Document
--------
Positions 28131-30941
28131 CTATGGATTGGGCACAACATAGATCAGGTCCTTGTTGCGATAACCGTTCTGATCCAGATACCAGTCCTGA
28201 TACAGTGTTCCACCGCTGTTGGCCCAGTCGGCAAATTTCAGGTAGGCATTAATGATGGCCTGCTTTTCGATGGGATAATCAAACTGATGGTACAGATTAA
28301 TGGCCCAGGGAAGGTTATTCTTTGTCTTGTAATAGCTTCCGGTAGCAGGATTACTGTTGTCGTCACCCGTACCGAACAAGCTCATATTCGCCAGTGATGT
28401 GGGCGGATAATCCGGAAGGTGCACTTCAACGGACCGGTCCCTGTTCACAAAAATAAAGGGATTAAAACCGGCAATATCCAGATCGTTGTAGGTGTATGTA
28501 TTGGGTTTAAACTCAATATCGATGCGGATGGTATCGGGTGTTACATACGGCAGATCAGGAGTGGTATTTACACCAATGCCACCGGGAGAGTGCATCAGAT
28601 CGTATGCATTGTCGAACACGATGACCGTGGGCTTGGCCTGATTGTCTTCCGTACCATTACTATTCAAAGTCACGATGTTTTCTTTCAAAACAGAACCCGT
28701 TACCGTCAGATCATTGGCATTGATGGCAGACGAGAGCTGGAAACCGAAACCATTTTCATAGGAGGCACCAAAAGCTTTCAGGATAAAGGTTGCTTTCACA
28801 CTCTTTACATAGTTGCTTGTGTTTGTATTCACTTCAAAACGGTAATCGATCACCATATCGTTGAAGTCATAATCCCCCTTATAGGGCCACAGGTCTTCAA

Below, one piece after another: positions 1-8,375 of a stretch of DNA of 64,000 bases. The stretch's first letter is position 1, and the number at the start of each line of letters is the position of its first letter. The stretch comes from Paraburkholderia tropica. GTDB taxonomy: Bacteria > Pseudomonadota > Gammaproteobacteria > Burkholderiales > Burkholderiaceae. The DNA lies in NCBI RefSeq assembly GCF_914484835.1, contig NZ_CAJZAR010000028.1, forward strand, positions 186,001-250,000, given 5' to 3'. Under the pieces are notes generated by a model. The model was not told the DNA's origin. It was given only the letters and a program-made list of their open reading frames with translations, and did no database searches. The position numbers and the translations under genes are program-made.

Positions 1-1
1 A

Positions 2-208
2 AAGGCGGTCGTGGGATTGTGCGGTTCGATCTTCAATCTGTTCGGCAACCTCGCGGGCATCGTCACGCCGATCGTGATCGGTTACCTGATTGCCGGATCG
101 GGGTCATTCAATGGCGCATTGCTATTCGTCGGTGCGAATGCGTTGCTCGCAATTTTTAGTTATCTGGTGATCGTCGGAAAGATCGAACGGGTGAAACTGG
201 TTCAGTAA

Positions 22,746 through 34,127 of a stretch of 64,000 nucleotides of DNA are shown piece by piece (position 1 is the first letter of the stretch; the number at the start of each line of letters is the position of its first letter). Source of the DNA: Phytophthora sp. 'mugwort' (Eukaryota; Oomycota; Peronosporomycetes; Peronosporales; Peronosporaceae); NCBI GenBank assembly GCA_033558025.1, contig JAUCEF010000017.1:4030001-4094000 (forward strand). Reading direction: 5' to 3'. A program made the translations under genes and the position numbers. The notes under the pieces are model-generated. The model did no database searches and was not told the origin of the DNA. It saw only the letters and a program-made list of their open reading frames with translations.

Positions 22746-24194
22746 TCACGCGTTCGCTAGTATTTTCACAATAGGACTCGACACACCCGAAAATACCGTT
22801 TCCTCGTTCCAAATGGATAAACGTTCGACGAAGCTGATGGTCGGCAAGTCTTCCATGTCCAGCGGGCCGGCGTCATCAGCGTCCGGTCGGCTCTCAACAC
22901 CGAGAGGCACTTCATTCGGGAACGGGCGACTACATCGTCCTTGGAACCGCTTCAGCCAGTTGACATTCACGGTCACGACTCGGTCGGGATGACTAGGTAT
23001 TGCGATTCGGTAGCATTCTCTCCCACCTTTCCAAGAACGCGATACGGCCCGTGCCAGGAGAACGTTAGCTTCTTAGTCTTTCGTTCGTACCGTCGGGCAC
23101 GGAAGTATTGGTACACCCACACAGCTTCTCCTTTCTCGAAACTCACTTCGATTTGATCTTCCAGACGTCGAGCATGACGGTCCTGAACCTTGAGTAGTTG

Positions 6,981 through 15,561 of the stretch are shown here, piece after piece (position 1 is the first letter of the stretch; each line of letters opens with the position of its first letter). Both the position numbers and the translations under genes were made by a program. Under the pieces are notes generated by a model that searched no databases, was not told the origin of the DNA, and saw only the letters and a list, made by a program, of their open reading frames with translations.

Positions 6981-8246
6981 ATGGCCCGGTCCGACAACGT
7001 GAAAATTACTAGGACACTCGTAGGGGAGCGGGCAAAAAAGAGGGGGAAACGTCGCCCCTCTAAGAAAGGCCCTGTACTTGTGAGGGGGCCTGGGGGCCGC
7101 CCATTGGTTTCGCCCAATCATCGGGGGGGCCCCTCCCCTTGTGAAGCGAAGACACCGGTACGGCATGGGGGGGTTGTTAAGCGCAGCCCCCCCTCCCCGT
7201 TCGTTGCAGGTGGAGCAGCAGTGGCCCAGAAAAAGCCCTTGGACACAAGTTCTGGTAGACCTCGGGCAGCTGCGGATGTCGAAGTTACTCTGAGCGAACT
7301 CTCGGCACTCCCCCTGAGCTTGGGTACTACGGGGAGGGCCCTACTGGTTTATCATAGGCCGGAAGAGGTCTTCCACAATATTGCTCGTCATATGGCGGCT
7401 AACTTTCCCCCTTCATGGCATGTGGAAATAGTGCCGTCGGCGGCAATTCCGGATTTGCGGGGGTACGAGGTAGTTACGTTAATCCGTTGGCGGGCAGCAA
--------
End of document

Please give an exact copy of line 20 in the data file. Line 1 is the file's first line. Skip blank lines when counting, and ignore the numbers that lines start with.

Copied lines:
22801 TCCTCGTTCCAAATGGATAAACGTTCGACGAAGCTGATGGTCGGCAAGTCTTCCATGTCCAGCGGGCCGGCGTCATCAGCGTCCGGTCGGCTCTCAACAC